ES4F7: What I’ve Learnt about Creative Design
Perhaps the most refreshing things about starting fourth year was the massive list of modules available to choose from. Whilst the first three years consisted mainly of Things Civil Engineers Must Know, which led to some subjects best described as ‘dull but necessary,’ I was able to pick five out of my seven modules this year. Looking back I’m happy with my choices – I’ve found all of them pretty interesting, and I’ve managed to avoid the topics that really aren’t for me. One of my best modules this term has been Creative and Conceptual Structural Engineering Design (AKA ES4F7) which has really changed the way I’ve looked at the design process.
This year is the first time the module has been offered and I wouldn’t be surprised if they end up rewriting the whole thing based on our feedback, so don’t expect the exact same thing if you do arrive at Warwick. The module ran entirely in seminars every Tuesday morning, and is assessed entirely through coursework – so right from the outset that’s one fewer exam to worry about! Each week we’re given a design task to take away until the next session, where we then show off our wonderful creations to the class. Obviously we’re assessed on the quality of the work we produce, but a good chunk of the overall grade I receive will be based on the feedback I give to everyone else, as well as my reflections on my own designs. Writing up the evaluation has provided me with a handy stash of opinions, so I’ve decided to share the key lessons I’ve learnt so you can do a better job than I did when I started this module.
1. Design takes time. The only way you’re going to create something genuinely creative is by playing around with loads of ideas before you pick the best one to develop further. I learnt this the hard way in my third week, when I tried to design a high-rise office block in the hour before the seminar. I ended up with a hastily-scrawled sketch of a generic cuboid with a few calculations surrounding it like messy clouds. It was bad and I felt bad, but it did at least teach me not to do that again! And following from that:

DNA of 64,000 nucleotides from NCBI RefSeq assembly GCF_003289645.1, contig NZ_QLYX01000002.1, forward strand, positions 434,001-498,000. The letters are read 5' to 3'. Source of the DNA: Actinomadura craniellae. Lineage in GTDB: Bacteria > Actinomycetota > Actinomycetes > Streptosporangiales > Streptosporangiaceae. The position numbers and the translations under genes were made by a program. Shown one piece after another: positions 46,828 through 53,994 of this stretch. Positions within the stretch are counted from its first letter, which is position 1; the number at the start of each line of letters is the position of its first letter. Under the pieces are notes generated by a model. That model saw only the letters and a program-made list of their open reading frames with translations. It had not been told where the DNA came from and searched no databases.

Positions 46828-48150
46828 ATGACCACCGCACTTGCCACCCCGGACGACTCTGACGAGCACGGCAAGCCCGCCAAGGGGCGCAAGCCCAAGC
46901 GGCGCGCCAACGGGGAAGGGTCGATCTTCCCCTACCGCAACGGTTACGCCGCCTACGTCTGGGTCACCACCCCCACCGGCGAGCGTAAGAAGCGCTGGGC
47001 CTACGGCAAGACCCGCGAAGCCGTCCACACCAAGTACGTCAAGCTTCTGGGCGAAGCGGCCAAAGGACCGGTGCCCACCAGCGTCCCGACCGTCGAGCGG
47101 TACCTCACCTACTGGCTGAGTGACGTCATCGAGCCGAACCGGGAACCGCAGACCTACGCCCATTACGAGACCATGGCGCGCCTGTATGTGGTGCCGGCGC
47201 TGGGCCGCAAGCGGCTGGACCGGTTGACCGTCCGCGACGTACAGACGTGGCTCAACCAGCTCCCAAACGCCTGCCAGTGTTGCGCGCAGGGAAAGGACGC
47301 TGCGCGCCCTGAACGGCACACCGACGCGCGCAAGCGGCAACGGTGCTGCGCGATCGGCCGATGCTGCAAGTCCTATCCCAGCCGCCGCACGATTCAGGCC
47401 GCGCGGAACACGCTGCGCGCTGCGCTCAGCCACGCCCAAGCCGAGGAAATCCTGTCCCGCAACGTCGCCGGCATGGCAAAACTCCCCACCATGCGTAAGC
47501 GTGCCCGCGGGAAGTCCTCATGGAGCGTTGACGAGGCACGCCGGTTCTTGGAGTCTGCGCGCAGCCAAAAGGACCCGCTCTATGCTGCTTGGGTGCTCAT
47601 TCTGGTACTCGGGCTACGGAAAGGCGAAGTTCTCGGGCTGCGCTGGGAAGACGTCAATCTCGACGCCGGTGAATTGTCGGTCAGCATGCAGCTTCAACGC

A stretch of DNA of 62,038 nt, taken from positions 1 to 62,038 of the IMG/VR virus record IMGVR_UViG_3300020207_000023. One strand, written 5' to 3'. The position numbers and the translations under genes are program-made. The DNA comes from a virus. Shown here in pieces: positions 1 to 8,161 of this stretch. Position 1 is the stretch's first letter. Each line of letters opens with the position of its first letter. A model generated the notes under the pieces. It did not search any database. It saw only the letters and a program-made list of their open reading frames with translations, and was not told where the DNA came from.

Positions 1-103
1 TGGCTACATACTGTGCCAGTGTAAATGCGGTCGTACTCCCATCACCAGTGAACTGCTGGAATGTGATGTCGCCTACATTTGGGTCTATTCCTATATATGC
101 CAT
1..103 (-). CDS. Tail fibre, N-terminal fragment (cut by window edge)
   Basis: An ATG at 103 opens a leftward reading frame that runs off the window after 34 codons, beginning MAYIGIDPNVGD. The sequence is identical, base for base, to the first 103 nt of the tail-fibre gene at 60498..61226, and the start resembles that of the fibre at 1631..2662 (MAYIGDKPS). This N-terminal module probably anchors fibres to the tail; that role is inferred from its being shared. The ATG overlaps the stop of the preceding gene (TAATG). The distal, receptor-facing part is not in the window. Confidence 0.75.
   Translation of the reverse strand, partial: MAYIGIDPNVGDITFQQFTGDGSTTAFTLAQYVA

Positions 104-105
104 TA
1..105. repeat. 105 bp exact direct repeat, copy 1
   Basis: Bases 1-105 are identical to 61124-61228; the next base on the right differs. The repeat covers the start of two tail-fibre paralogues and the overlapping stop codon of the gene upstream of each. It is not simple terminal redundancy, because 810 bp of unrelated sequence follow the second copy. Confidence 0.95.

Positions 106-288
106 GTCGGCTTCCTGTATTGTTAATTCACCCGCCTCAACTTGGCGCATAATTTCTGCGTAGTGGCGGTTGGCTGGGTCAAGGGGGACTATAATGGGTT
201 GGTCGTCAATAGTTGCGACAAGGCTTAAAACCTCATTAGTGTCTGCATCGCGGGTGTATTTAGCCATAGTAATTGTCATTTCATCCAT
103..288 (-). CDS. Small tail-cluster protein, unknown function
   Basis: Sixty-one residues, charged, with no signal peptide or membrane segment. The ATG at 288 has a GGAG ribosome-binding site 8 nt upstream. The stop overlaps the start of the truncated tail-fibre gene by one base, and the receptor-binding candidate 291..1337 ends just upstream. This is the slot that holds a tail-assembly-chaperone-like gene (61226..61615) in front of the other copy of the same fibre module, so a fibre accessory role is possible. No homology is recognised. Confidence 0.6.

2. Clarity is vital. You can have the best design in the world in your head, but if all you show is a wonky drawing the size of a postage stamp nobody’s going to be too impressed. I know some people with an amazing artistic ability, who can create beautiful drawings and sketches that capture the very essence of their ideas. I am not one of those people. I have definitely improved my presentation over the module, however – not just in terms of sketches, but also more generally – my later projects have neater calculations, cross-sections and the like. I’d like to believe I’ve become a lot more aware of how someone viewing my work for the first time might see it, which can’t be a bad thing!
R3. Rip it up and start again! I’ve realised I have a bad habit of refusing to deviate too far from my original idea, even when it would be better to back off and try something else. Towards the end of the module we were coming up with preliminary designs for a bridge, to be developed for the final week. I had a very clear image in my head, and was determined to make it work, even though it wasn’t particularly appropriate for the brief. Instead, I tried to shoehorn as much of my original concept as possible into my presentation, with each constraint imposed mangling it further until I ended up with a bit of a mess. This was gleefully picked up in the seminar by my coursemates who were eager to gain their marks for design criticism, so at least someone benefited from it! In retrospect I should have thought about which elements I really liked about the original and tried to carry them forward to a new design. Now I know I sometimes fall into this trap it should hopefully be easier to spot in the future.
One of the best things about the module is that I was able to make these mistakes and learn from them in a relaxed and friendly environment, instead of being called out for it by my boss when I start work! We only had a dozen students taking the module this year so everyone knew each other, and though the module involved a lot of both receiving and giving criticism I never felt like anyone was personally attacking anyone else or trying to put them down, but instead helping them learn and improve. Nobody likes having people point out the flaws in their work, but having that experience now in a safe environment makes me somewhat less nervous about doing it for real in the future. That’s a result I’m happy with, and is the reason why ES4F7 has been my most enjoyable module this year.
Until next time!